Local residents have been battling to have waste removed from the site for years, and there was a concern much of that fight would have had to start over if the current plan was rejected, said Larry Ricketts, also of People for Safe Water.
“We finally figured if we don’t take what they’re offering, they’ll walk away from it,” he said.
While the plan is not ideal, both local elected officials and several residents who have long fought for the cleanup said they’re ready to move forward with the proposal as long as the hazardous waste is removed.
“In the end this will not cost taxpayers,” Koehler said of the removal process. “This will be paid for by the responsible parties. The fact is we want it done right.”
A concerted effort
Local officials said this month’s meeting was a sign of progress, but it also raised some other concerns that have yet to be worked out.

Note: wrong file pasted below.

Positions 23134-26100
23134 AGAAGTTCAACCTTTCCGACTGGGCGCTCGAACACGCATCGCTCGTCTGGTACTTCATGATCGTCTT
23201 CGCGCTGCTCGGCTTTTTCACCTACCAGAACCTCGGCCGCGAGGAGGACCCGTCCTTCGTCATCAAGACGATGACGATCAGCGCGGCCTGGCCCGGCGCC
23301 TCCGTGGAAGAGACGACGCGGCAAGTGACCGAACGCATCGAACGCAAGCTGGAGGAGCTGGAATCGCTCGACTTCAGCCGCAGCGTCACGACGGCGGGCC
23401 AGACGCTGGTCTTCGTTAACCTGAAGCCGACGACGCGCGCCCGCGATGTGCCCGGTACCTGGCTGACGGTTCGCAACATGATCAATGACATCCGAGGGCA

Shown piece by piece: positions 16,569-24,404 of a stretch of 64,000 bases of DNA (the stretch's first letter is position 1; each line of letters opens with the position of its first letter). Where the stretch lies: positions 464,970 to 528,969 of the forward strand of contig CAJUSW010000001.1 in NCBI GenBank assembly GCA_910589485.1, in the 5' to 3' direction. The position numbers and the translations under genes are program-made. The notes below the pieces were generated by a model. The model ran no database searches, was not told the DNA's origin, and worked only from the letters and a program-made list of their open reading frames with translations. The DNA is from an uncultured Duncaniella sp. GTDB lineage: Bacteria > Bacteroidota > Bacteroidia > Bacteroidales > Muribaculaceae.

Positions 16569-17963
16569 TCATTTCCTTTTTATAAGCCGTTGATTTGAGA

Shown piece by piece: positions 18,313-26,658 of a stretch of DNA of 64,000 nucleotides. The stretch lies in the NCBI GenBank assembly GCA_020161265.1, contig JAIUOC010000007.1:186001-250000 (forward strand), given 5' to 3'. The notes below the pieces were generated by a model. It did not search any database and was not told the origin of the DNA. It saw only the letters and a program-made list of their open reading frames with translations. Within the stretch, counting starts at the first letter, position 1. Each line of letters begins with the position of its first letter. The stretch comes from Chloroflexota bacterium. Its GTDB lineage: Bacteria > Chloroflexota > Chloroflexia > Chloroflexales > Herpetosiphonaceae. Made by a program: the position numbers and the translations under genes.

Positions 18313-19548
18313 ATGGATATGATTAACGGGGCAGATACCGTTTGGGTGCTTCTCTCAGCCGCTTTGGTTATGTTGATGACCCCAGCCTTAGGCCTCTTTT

“At this stage, there has been general agreement on all the major parts and pieces, but there are still plenty of technical details to work out,” said Melanie Wilt, a Clark County commissioner who attended the EPA’s recent meeting.
“One of the outstanding technical questions is what impact the clean up would have on county and township roads,” Wilt said. “As with any roads where large equipment will be moving regularly, there will be wear and tear. A question that we posed in the meeting, and will bring up again, is: who will be responsible for those costs? The most important thing to remember is that we are all invested in getting the barrel fill cleaned up.”
Koehler noted representatives from the EPA initially said it’s possible either the county or local township could get stuck with any road repairs as hundreds of trucks travel to and from the site during the cleanup effort. Koehler said local officials made it clear local entities don’t have funding available to repair roads, and argued any repairs should be included in the cost of the cleanup.
Ricketts said one reason the cleanup is finally moving forward is both residents and local elected officials have worked closely together to push for the cleanup.
“Everybody in the city, the county, everyone is pointed in the same direction on this,” Ricketts said.